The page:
When Niko Group enrolled for Illuminating Innovation, Vlerick already had a management programme on leadership and coaching. That programme addresses many of the methods in Marion Debruyne’s book. Patrick: “We thought it would be very useful for every person in our company to speak the same language and to use specific terminology so that we learn to think in the same framework. That is why, in partnership with Vlerick, we developed a programme for our product managers, the marketing and communication staff and the R&D people. We opted for an extended programme spread over two years, giving us the time to look at things in depth. Each month there is a contact moment when we address the theory, cases and how to practically apply what people have seen and heard during the programme. The participants work in groups on projects related to their daily jobs. We think that is the best way to broaden their thinking patterns. They also learn to look at problems from three viewpoints: the short-term, mid-term and long-term. For example, how do you oversee a possible disruption that you are faced with? But above all, it is about awareness of the fact that you can innovate in a multitude of ways. Not only in relation to the product or product features.”
Straight from practice
“During the programme, we work on defining our strategy within the Niko Group. We regularly pick out themes which people can focus on during the programme. Narrative elements are provided from customer innovation. The participants incorporate these in the projects they are working on. One example is Niko Home Control as a modern electrical installation. At a certain point, our people started thinking about how we can integrate safety aspects in the NHC narrative. What kind of partnerships would be required for that? Which story should we develop? Another theme is putting NHC in the market as a modern installation. Do we need to convince the turnkey firms that they should use this as the standard electrical installation? How do we determine the price? How should we position ourselves? How do we get the sales departments at the turnkey companies interested? Another aspect in this is our own sales department. How do we go about attracting larger projects? Should we look further afield than the installation technicians? And that brings us back to the ecosystem of all the people involved in our projects.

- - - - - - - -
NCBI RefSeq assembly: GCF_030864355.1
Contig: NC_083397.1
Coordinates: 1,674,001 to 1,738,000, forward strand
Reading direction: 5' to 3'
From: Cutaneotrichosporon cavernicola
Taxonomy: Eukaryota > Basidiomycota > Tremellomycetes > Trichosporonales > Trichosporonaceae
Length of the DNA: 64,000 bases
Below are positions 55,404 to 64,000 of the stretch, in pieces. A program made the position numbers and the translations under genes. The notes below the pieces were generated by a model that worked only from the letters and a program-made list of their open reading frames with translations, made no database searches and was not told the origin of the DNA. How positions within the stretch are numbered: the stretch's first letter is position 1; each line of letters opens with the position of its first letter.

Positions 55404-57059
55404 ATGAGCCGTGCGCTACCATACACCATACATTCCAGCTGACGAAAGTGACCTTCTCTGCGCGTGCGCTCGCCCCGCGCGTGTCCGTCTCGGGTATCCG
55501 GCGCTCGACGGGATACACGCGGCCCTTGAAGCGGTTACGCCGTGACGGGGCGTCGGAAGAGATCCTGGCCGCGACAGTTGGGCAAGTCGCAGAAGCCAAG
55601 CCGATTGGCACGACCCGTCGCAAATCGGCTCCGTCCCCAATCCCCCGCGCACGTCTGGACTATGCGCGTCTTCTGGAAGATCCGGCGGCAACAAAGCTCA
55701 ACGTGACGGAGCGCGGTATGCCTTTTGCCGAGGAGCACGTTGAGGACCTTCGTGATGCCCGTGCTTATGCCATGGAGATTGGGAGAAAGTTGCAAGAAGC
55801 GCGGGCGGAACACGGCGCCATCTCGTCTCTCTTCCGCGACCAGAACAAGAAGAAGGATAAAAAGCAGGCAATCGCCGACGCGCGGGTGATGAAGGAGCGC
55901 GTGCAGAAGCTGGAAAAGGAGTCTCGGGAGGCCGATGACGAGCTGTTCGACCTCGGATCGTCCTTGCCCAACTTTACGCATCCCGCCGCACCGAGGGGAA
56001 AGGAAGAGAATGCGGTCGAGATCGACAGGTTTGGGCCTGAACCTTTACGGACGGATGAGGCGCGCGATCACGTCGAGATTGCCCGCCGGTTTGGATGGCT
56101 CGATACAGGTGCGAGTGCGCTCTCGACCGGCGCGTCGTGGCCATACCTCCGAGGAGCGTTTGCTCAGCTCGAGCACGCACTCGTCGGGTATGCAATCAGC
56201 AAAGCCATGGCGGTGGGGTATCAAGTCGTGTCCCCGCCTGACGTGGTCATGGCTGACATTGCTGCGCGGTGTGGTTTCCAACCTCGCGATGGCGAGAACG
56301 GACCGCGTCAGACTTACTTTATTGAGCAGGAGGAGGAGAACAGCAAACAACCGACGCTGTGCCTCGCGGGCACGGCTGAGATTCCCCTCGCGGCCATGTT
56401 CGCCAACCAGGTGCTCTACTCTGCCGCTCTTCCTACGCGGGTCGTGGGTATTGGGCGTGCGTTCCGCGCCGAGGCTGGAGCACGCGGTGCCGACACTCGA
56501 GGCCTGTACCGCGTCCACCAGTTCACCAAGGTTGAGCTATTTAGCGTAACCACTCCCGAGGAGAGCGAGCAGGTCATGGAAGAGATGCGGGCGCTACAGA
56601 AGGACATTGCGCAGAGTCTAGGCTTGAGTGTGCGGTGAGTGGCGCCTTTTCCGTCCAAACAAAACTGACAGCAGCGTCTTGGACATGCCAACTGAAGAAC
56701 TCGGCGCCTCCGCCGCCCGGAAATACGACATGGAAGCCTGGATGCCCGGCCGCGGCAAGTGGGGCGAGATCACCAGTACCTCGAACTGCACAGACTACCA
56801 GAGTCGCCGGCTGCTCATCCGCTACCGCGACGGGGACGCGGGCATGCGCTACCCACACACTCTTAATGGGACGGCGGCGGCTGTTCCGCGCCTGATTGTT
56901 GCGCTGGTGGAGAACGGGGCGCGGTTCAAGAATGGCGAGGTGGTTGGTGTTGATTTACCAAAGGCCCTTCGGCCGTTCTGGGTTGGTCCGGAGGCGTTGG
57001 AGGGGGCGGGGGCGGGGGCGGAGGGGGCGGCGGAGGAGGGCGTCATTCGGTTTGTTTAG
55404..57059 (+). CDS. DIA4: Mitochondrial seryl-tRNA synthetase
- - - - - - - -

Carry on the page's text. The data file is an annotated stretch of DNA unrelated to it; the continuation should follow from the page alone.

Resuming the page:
The programme started in January 2015. Since then, the initial results have made themselves felt in every day practices. The most important aspect for the Niko Group was broadening thought patterns about innovation, and according to Patrick that mind-set is evolving in the right direction. “An example of a theme addressed during the programme is learning to assess fast whether an idea is feasible. Make a risk analysis: better to fail quickly and recognize you were wrong than to continue working on ideas or concepts for too long only to realise eventually that they are going nowhere. The project proposals now presented by our staff clearly show that their field of vision is broader than in the past. The various companies within the group are working together more. It is difficult, of course, to stick a figure on return on investment, but if I compare our reasoning and working methods to a year and a half ago, then we are making serious progress. The programme is ultimately one element in our strategic plan to double the size of our company within five years. If I look at the situation now, we are on the right track and that is in part thanks to the programme at Vlerick.”